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High initial dose means it is more severe and lasts longer
The need to avoid groups of people - as has been commonly prohibited by authorities around the globe - is not just to reduce the spread of coronavirus, it is also to reduce the death rate.
The total amount of virus a person has inside them is referred to as their "viral load". A higher viral load is associated with a higher severity illness that you will suffer. For example, with HIV, "viral load monitoring predicts the deaths of HIV/AIDS patients" [BMC Infection diseases 2019].
Recent research found the same to be valid for COVID-19 - "The mean viral load of severe cases was around 60 times higher than that of mild cases, suggesting that higher viral loads might be associated with severe clinical outcomes" [The Lancet, March 19, 2020].
The researchers the Lancet publication above concluded: "Overall, our data indicate that similar to SARS in 2002–03, patients with severe COVID-19 tend to have a high viral load and a long virus-shedding period. This finding suggests that the viral load of SARS-CoV-2 might be a useful marker for assessing disease severity and prognosis"
Why the initial dose size matters
The quantity of virus that we receive at the start of infection is known as the "infectious dose".
The severity and mortality rate of many viruses, including influenza, SARS and HIV, is related to the size of the infectious dose.
Scientists don't yet know what that "minimum infectious dose" is for COVID-19, but they presume it's around a hundred virus particles. After we are infected (by the initial dose) a virus replicates in our body's cells.
We have a general immune system which is running continuously. But it takes our body about 2 weeks to gear to fight a specific viral invader like influenza or COVID-19. It is during this period that we exhibit many of the symptoms: fever, headaches, muscle pain.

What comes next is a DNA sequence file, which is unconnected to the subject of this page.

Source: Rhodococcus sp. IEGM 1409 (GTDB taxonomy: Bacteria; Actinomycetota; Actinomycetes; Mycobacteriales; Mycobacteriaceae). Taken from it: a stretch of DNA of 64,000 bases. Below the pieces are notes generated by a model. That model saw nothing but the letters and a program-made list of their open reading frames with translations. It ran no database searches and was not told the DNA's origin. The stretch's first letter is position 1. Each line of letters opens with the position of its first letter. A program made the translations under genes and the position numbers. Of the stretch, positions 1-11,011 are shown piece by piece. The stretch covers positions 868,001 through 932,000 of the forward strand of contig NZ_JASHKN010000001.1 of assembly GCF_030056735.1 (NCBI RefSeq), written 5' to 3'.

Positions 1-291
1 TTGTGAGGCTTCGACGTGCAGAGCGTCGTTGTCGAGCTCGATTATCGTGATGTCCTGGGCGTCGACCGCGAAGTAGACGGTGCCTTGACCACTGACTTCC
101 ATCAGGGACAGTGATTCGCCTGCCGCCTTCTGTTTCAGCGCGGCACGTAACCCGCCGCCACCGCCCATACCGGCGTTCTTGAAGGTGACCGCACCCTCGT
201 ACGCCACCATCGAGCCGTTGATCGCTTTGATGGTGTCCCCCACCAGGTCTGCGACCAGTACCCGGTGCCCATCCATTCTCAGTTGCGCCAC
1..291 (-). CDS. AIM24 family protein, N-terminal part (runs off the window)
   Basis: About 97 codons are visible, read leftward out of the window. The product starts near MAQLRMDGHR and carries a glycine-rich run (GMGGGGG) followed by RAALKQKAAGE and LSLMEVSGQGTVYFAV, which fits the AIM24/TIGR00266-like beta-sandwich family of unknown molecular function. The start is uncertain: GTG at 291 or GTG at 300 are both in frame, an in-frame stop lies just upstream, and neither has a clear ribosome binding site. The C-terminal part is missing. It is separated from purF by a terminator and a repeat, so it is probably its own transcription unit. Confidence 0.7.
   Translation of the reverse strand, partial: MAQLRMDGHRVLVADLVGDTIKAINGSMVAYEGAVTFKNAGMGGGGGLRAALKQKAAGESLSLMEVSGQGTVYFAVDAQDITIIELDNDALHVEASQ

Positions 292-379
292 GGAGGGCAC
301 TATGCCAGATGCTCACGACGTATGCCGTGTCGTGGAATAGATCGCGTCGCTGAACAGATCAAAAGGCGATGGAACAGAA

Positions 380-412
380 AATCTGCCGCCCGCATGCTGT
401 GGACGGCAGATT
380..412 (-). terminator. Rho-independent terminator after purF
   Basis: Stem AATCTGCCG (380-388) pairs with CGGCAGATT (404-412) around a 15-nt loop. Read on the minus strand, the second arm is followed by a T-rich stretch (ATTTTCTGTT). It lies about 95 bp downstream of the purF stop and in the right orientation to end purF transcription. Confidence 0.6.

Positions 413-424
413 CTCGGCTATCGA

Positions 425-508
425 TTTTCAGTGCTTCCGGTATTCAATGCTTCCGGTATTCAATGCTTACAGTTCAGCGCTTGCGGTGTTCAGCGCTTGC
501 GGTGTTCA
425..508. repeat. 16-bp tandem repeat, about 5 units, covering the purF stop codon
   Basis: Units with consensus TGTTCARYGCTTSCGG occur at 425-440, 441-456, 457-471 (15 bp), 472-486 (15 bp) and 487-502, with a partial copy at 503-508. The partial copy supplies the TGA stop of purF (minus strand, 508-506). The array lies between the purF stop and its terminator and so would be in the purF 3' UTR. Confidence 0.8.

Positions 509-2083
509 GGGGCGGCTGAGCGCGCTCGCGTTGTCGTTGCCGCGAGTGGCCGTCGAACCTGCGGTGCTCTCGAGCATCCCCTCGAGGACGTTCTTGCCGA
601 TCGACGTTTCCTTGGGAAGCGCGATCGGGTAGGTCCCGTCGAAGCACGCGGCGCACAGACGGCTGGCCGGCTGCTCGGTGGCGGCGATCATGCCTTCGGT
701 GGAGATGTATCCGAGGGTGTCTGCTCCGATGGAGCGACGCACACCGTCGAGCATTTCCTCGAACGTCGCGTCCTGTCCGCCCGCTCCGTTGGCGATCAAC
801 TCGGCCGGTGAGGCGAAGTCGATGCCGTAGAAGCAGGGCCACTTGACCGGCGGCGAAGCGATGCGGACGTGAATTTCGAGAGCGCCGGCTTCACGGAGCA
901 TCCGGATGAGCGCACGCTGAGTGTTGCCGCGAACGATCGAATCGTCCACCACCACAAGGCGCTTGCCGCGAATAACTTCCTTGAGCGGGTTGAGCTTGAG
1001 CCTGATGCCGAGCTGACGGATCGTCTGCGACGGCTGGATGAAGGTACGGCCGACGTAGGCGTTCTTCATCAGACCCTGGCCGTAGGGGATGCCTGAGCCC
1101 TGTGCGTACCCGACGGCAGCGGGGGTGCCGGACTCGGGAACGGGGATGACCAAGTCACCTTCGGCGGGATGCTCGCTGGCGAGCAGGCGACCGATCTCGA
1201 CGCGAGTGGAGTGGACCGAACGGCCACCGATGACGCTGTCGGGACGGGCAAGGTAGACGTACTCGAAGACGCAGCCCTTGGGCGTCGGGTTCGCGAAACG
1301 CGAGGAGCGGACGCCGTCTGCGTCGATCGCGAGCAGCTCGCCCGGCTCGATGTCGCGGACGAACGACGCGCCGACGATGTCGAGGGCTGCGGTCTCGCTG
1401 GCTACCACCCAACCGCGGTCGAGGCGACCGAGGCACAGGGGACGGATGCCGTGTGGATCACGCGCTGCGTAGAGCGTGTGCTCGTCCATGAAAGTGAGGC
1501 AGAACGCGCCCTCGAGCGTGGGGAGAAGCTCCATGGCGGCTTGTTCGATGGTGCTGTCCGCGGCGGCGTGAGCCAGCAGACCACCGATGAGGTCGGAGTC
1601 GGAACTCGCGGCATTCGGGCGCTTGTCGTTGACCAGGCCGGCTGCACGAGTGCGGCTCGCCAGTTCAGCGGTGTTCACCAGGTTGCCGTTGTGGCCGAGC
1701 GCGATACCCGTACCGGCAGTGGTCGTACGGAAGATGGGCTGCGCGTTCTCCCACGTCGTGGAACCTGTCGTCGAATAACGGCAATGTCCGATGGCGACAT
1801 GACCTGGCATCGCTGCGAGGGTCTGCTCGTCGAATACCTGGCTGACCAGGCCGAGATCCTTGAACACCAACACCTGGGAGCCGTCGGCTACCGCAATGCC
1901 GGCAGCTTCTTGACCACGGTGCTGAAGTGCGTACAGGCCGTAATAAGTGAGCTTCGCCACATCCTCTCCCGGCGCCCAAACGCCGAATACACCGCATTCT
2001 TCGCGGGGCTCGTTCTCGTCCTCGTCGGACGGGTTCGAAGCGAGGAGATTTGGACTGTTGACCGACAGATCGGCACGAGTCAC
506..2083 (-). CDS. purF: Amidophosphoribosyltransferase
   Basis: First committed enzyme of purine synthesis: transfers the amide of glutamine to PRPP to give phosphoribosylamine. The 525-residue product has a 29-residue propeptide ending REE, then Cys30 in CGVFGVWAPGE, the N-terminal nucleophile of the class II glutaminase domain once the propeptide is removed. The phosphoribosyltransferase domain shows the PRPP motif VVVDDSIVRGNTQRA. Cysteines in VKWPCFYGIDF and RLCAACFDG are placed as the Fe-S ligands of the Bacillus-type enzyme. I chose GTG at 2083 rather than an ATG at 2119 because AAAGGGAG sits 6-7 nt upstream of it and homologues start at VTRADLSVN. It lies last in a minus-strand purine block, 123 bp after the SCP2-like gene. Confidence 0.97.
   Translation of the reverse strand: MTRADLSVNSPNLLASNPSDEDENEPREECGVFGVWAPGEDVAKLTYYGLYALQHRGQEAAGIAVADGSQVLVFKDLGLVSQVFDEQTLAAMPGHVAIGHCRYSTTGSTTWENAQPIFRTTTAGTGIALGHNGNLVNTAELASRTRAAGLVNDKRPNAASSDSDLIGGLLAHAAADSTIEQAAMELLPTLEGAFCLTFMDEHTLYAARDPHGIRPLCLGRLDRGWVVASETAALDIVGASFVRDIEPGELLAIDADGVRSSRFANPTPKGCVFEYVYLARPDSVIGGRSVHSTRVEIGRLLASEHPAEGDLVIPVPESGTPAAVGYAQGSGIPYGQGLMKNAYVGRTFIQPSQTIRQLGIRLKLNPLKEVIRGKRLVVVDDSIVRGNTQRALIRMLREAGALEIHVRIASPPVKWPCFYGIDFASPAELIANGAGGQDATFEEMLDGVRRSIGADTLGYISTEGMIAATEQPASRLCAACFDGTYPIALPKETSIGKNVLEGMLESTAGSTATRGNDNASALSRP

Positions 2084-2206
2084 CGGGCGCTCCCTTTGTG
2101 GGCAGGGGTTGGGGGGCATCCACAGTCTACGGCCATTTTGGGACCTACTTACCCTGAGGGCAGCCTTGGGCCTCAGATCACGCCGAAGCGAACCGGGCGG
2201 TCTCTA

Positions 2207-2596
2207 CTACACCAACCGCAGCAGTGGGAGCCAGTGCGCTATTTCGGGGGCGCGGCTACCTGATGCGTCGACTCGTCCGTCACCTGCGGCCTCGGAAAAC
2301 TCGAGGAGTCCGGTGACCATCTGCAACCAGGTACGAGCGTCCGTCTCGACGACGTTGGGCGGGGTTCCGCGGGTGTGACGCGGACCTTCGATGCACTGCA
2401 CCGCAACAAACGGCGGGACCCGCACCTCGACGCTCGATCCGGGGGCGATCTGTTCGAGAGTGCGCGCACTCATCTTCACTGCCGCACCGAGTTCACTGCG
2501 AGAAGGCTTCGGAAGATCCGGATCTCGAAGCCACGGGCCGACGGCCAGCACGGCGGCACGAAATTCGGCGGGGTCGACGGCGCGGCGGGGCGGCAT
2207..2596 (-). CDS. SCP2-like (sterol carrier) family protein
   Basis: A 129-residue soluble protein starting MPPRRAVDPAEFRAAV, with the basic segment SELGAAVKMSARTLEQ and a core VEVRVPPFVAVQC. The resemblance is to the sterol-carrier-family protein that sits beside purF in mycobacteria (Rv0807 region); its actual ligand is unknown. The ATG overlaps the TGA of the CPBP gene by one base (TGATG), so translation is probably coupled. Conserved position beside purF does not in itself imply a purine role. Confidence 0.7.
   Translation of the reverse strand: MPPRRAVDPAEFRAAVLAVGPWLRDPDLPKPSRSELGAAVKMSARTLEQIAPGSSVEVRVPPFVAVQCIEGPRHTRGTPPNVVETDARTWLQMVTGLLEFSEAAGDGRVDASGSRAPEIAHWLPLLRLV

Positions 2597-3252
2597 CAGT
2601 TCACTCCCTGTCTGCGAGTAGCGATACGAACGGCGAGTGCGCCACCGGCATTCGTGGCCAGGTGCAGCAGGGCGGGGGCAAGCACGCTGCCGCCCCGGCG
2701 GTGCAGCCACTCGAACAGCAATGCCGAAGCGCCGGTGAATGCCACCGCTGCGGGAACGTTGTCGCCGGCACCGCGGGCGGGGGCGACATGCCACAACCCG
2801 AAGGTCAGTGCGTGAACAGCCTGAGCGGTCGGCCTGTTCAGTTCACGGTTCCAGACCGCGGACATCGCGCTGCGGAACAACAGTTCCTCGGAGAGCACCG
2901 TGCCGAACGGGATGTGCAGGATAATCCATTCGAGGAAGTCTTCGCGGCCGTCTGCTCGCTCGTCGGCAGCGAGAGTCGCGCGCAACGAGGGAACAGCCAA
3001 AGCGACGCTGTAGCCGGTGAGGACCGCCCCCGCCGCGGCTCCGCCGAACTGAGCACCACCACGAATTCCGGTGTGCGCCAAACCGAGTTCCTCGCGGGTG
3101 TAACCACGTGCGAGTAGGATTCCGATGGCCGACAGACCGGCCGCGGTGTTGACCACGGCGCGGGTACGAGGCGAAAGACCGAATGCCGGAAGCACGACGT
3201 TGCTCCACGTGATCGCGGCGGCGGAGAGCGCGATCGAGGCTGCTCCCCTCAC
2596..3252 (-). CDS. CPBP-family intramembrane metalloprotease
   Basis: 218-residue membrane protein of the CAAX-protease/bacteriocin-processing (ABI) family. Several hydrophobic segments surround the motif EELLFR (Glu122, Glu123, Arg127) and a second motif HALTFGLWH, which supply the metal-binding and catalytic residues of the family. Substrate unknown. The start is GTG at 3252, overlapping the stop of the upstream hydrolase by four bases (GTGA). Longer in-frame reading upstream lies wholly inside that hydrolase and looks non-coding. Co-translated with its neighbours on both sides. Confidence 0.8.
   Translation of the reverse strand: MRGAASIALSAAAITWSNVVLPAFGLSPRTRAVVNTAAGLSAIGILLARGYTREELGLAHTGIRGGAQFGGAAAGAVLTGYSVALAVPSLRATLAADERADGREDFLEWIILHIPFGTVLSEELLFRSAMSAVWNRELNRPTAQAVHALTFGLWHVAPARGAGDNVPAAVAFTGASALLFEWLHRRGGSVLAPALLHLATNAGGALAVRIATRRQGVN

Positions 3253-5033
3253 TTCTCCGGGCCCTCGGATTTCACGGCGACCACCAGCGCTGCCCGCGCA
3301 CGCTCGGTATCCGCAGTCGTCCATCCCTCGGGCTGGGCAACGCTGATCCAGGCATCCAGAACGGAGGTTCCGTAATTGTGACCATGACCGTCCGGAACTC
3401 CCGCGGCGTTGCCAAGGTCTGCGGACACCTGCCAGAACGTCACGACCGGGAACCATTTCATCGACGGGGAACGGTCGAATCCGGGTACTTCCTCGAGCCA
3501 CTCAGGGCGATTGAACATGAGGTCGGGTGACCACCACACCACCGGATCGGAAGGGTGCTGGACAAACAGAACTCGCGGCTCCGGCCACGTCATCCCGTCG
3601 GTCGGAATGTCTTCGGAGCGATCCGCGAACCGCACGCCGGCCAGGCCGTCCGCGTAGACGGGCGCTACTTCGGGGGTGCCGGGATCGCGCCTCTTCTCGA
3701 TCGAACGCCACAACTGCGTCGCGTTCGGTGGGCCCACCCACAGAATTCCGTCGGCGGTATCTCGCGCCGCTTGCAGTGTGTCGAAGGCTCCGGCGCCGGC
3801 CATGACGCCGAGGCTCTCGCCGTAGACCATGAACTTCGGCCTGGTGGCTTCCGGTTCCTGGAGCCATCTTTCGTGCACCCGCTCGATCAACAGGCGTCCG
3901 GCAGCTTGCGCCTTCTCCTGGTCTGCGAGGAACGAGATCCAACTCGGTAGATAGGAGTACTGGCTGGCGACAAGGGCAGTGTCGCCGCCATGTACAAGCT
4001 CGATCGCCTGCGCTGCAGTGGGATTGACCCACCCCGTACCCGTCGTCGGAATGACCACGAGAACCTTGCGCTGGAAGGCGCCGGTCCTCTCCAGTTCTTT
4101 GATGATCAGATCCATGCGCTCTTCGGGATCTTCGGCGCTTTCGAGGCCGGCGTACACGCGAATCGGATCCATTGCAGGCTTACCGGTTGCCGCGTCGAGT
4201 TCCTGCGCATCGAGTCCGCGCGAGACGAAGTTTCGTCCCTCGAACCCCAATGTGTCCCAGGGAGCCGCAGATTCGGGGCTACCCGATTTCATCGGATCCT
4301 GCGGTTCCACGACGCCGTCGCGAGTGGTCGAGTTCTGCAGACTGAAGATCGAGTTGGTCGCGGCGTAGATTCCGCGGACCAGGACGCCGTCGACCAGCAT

This works very successfully, unless the initial infectious dose of attacking viruses is a large one. In this latter case the viruses reproduce very rapidly causing chaos and damage and overcoming our body's ability to wind up a specific response. When this happens we deteriorate very quickly due to the stress on our vital organs.
So if you are in a gathering and many people don't have symptoms but are infected, then you are breathing in lots of droplets per minute and potentially absorbing a high initial infection dose of the virus.
When this large viral dose arrives in your lungs, it will rapidly spread and potentially overpower your natural immune response.
The course which follows a large infection is that you become ill over the next 48 hours. Then three days later, you wonder why you can't breathe and end up in the hospital.
What this means for you
If you acquire a large initial dose of COVID-19, then you are likely to suffer much more severely and for longer - at any age.
If you are older and acquire a large initial dose then you are more likely to suffer very severely. The data so far suggests that age 65 is where the general risk from COVID-19 severity significantly increases.
If you have existing health compromises or any immunodeficiencies, and you acquire a large initial dose, then statistically you are at grave risk.
How to minimise the risk of a large infectious dose
If you sit with one person and catch the coronavirus, then you will most likely get a small viral load (unless they cough directly into your face, sneeze, or talk particularly loudly at you). Your immune system will start to fight it, and by the time the virus starts replicating rapidly, your body will be ready to kill it.
If you sit in the same room with six people, all breathing out the virus, then you will potentially get six times the initial dose. The rise in viral load is faster than your immune system can cope with, and it is overrun. You might then become critically ill.
You can reduce the change of a receiving a large infectious does by, in order:
Limit your exposure
It remains crucial to limit all possible exposure to COVID-19, whether this is to highly symptomatic individuals coughing up large quantities of virus or to asymptomatic individuals spreading small amounts.
And if you are feeling unwell, you need to observe strict self-isolation measures to limit your chance of infecting others.
Stay safe, take care of yourself and have regard for others.
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